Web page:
The Teamsters union has ratified a four-year collective bargaining agreement with a powerful union for the Massachusetts trucking industry, a deal that Sean O’Brien believes is a victory for the lower-cost carriers that labor disputes have threatened to hobble.
Teamsters Local 565’s 2,119 workers ratified the contract Monday night, ending the era of lengthy work stoppages at the nation’s eighth-largest national trucking company.
Former Teamsters President William Flynn brought the union into the Galloway, Mass.-based company seven years ago to settle an escalating series of dues disputes. One union organizer tells MassLive this new deal with the Independent Regional Logistics Association and its parent company is a win for Peter Pan and its driver brethren.
Union membership dropped dramatically among the drivers when companies became increasingly fleet-based in recent years. Container trucks were increasingly replaced by box trucks that tote packages up and down the East Coast.
“This is a win for our members, and a win for an industry that many don’t believe should have unions anymore. We have many carriers that are more efficient than us,” O’Brien said.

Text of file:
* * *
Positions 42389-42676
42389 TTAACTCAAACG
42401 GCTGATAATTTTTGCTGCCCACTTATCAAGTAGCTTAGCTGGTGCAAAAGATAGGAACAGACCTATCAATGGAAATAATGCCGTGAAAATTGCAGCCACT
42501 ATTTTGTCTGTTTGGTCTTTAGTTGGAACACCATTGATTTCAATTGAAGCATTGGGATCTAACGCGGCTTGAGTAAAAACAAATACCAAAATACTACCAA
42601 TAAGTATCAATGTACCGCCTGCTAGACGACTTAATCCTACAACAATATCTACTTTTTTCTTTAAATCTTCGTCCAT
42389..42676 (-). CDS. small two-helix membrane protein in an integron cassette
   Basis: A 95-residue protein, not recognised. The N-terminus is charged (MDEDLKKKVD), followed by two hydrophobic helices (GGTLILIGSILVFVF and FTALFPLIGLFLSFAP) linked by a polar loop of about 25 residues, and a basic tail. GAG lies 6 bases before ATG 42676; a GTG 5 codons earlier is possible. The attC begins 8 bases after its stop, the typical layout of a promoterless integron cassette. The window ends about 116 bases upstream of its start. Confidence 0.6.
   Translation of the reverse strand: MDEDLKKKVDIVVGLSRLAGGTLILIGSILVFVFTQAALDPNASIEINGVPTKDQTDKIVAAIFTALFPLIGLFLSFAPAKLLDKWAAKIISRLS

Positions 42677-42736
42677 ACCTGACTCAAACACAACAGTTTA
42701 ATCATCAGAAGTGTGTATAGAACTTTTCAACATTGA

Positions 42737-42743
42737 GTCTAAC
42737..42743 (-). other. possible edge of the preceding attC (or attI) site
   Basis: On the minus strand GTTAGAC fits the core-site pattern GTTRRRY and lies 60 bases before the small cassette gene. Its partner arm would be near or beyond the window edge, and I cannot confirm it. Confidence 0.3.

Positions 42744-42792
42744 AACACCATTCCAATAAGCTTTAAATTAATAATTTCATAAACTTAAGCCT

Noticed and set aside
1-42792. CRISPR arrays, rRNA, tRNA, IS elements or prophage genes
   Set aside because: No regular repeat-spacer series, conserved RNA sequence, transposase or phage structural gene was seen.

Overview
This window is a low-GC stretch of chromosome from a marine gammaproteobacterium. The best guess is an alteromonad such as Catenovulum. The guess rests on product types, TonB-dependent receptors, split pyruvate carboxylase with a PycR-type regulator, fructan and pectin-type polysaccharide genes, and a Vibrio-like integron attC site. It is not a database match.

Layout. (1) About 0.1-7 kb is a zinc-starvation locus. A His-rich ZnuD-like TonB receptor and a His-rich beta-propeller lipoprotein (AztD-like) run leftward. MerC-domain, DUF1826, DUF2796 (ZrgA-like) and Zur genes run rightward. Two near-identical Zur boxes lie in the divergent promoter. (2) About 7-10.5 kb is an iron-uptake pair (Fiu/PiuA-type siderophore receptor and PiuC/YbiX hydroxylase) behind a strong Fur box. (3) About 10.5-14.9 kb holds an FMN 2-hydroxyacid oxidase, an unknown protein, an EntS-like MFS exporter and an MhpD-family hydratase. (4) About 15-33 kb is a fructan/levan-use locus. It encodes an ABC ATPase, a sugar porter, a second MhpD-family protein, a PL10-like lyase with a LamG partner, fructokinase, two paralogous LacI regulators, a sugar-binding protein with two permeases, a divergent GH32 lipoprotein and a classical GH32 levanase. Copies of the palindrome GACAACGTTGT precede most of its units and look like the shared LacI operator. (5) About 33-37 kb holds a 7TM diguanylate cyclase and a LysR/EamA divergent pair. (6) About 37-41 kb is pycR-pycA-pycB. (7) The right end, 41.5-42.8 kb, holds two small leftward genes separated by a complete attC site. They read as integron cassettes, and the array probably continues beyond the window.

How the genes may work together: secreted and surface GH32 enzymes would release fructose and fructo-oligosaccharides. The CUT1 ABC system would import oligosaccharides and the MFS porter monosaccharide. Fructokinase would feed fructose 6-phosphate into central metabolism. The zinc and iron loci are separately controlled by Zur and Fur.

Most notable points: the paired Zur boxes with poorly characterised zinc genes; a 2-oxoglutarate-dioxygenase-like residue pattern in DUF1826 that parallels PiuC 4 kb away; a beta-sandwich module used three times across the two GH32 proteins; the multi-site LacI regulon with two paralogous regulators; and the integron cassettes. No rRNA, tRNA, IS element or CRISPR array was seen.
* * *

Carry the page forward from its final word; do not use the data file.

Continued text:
“But the companies in this deal are more efficient with fewer drivers. They know their drivers will get a better deal.”
The new contract has different pricing terms, which O’Brien called a “tweak” to the contract that was in place at Peter Pan before Teamsters leaders locked out drivers in April 2011 over an unpaid tab of $47 million.
Rather than starting a dispute anew and working to hammer out a new deal to restore collections, O’Brien said the new contract benefits lower-cost carriers, allowing them to pay more out of pocket and to forgo the freight-deductible model that the previous arrangement benefitted bigger carriers.
“I commend the President, the director and all members of the negotiating committee on their success in reaching a four-year deal that will be an excellent benefit to everyone involved. It’s the right choice for the trucking industry, this region and our employees,” Peter Pan President & CEO Barry J. Wolfe said in a statement.
O’Brien insisted the change was a good deal for the employees.
“The change is more fair for the union’s constituents. Before, we were paying freight-deductible insurance that made us less profitable. Under this new system, we get to pay deductible insurance for all trips but are given fewer conditions to satisfy before deductibles kick in,” he said.
The new deal goes into effect Nov. 1, 2018. The previous contract expired in April.